February 17, 2006
Political IncorrectnessOn one of the discussion groups I sometimes frequent, there's this chap - whose name I shan't mention - who, whenever a debate gets particularly polarised or energetic, wades in and effectively says "well, you're both right in a way".
There are two types of people who employ this tactic of lending equal weight to any argument: politicians and sales people. It's not that they actually believe both arguments are equally valid. They just want to be everybody's friend and they therefore don't wish to upset anybody by choosing sides.
There might be a strong evolutionary reason for this, of course. Quite often, pinning your colours to the mast on any argument often ended with violence and recrimination against the people whose colours are pinnned to the other mast. This is another bad thing - at the opposite end of spectrum of the "let's all be right" brigade. The "it doesn't matter what I actually believe, just as long as I get to punch you in the face and steal your candy" brigade abuse the process of rational debate for their own purposes, too.
Sales people see nothing wrong in agreeing with Peter that it's black, and at exactly the same time agreeing with Paul that it's white. Just as long as both Peter and Paul buy something. Politicians just want Peter's vote and Paul's vote - unless Phil and Peter gang up on Paul, in which case the politician will side with the majority. In this instance, giving Paul a good kicking will probably end up in the election manifesto.
The fact is that many arguments are zero-sum games: that is, if one side is right, the other has to be wrong. If I say there's no God, and Jenny says there is, we can't both be right.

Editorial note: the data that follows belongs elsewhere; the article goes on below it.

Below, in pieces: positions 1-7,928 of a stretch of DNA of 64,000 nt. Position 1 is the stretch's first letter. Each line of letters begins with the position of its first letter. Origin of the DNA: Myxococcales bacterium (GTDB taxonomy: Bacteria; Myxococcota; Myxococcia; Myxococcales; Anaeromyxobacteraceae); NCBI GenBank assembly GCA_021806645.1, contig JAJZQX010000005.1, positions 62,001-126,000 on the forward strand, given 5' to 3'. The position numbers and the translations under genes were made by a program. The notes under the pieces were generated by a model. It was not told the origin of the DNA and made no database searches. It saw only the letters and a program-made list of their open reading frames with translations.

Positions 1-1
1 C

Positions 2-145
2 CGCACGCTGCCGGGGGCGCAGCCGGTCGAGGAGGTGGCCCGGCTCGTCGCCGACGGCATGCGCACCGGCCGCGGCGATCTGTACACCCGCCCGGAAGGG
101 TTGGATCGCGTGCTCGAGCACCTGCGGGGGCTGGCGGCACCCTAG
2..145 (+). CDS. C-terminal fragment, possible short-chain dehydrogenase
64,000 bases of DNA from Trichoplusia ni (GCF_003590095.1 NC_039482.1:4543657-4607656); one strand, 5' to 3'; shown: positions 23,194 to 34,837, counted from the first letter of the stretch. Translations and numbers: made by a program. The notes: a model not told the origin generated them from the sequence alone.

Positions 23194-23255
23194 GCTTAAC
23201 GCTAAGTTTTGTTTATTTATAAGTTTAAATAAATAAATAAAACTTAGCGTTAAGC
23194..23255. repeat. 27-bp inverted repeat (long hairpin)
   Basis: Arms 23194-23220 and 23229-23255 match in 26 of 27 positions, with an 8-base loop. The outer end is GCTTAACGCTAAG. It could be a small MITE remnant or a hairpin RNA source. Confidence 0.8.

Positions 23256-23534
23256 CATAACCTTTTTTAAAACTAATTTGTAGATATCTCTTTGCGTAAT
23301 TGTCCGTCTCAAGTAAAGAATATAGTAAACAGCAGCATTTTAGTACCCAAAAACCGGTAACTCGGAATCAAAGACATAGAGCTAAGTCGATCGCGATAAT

The politician and the sales person view this as conflict, and seek to avoid or diffuse it at any cost. We now live in a world where the truth is a social commodity to be bartered and negotiated for the benefit of sales people and politicians.
One tool for perpetuating this kind of "everybody gets to be equally right" world is ambiguity. If I keep my opinions sufficiently woolly, it's much harder to find the holes in them. If Peter and Paul have sufficiently handwavy arguments, it is easier for those arguments to appear to coexist with no apparant logical fallacy. As Wolfgang Pauli once exclaimed of one New Age theory: "It's so bad, it's not even wrong".
Many scientists bemoan the fact that, while we become more and more reliant on science and technology in our daily lives, we are rapidly regressing into a new age of unreason. I wonder if the "let's all be right (and, yes, we do accept MasterCard)" brigade are as equally guilty of encouraging dangerous irrational thought as those who exploit belief as an excuse for glorified gang warfare. Indeed, we see people who do both simultaneously.
My own take on it is this:
While everybody may be equally entitled to their opinions, not all opinions can be equally valid
Posted 15 years, 6 months ago on February 17, 2006